At a Glance
This is the only hummingbird to nest regularly in southernmost Texas. It is our most common representative of the widespread genus Amazilia, a group of hummingbirds found all over the American tropics.
All bird guide text and rangemaps adapted from Lives of North American Birds by Kenn Kaufman© 1996, used by permission of Houghton Mifflin Harcourt Publishing Company. All rights reserved.
Forests and Woodlands, Shrublands, Savannas, and Thickets, Urban and Suburban Habitats
Florida, Southeast, Texas
Flitter, Hovering, Rapid Wingbeats
Range & Identification
Migration & Range Maps
In southern Texas, more common in summer, but some remain through the winter. A few move north along the coast in fall, to winter on upper Texas coast or in Louisiana.
4 1/2" (11 cm). A stocky hummer, mostly green (brighter on throat), with chestnut tail, red bill with black tip, pale buff belly. In Arizona see Berylline Hummingbird.
About the size of a Sparrow
Brown, Green, Orange, Tan
Narrow, Rounded, Short
Multi-pointed, Notched, Rounded, Square-tipped
Songs and Calls
Woods, thickets. In Texas found mostly in semi-open habitats, such as woodland edges or clearings, areas of brush and scattered trees. Sometimes around citrus groves. A regular resident of suburban neighborhoods, especially those with trees and extensive gardens.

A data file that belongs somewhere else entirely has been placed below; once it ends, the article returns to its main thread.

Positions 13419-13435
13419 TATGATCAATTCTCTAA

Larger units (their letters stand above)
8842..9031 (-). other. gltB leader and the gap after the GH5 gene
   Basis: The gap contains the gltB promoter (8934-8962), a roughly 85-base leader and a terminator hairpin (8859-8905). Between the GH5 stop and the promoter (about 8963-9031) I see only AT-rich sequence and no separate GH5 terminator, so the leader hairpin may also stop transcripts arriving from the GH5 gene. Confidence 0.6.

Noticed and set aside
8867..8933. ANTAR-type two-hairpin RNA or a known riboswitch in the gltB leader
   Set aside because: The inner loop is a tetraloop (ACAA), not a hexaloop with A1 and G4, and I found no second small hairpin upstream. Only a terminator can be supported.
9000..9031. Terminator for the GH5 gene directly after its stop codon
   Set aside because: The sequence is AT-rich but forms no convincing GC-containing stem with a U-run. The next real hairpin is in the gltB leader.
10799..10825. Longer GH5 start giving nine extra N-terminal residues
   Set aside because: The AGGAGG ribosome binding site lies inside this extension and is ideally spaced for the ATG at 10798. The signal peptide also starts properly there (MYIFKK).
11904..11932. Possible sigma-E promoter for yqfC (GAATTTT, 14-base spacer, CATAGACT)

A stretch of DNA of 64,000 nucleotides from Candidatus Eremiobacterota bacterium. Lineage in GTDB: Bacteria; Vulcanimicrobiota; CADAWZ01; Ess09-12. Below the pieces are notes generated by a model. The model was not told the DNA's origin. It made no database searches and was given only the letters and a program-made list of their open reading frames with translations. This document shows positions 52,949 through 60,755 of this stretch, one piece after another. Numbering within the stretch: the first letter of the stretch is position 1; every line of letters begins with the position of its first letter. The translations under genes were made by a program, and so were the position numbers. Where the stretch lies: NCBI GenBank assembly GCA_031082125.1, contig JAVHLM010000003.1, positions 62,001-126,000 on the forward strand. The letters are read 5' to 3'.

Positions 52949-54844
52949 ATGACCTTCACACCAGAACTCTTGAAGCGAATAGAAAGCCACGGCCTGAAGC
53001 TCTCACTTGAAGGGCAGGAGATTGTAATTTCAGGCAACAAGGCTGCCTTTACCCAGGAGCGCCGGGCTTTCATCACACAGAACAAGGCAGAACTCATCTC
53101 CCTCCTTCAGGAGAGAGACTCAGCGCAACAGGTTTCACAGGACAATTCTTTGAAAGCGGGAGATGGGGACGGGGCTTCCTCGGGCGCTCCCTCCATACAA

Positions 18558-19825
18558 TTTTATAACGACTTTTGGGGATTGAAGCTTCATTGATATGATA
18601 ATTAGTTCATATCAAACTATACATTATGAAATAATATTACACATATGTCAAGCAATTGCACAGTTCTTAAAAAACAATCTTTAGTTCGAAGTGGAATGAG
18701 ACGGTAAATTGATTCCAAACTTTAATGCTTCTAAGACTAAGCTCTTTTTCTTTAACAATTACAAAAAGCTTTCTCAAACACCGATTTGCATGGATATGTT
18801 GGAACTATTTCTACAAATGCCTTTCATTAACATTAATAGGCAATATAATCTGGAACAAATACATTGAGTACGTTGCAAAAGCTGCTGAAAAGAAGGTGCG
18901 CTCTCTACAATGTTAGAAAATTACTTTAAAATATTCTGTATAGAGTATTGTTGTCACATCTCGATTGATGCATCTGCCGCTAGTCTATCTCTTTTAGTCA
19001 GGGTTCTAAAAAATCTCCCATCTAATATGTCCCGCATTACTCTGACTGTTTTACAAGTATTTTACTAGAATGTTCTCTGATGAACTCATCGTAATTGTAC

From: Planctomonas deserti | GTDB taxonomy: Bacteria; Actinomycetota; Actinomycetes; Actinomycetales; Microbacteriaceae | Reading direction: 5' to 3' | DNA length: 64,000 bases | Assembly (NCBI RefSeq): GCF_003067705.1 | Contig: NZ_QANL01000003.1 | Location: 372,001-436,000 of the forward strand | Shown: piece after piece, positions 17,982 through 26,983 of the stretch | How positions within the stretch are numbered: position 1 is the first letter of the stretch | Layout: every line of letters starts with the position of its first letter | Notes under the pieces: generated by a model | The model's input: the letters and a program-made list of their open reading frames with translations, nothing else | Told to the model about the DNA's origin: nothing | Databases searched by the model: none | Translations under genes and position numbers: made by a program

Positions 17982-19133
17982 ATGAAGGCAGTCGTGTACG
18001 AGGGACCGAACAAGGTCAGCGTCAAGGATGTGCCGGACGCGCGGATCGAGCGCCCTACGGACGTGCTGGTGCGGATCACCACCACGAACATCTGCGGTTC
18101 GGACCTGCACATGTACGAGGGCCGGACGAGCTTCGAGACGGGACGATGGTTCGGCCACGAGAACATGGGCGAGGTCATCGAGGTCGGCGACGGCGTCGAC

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2. White. Incubation is by female only, probably 2 weeks or longer.
Female feeds the young, sticking her bill deep into their mouths and regurgitating tiny insects, perhaps mixed with nectar. May raise two broods per year.
At flowers, usually feeds while hovering, extending its bill and long tongue deep into the center of the flower. At feeders, may either hover or perch. To catch small insects, may fly out and grab them in midair, or hover to pluck them from foliage.
Mostly nectar and insects. Takes nectar from flowers, and will feed on tiny insects as well. Often visits red tubular flowers such as turk's-cap and red salvia. Will also feed on sugar-water mixtures in hummingbird feeders.
Breeding behavior is not well known. In Texas, the nesting season extends at least from April to August. Nest site is usually in large shrub or small deciduous tree, such as hackberry or Texas ebony, usually only a few feet above the ground. Nest (built by female) is a cup of plant fibers, stems, shreds of bark, spider webs, lined with plant down. The outside is camouflaged with bits of lichen, flower petals.
Numbers probably declined in the past with loss of habitat, but current population seems to be stable.
Audubon’s scientists have used 140 million bird observations and sophisticated climate models to project how climate change will affect the range of the Buff-bellied Hummingbird. Learn even more in our Audubon’s Survival By Degrees project.
Climate Threats Facing the Buff-bellied Hummingbird
Choose a temperature scenario below to see which threats will affect this species as warming increases. The same climate change-driven threats that put birds at risk will affect other wildlife and people, too.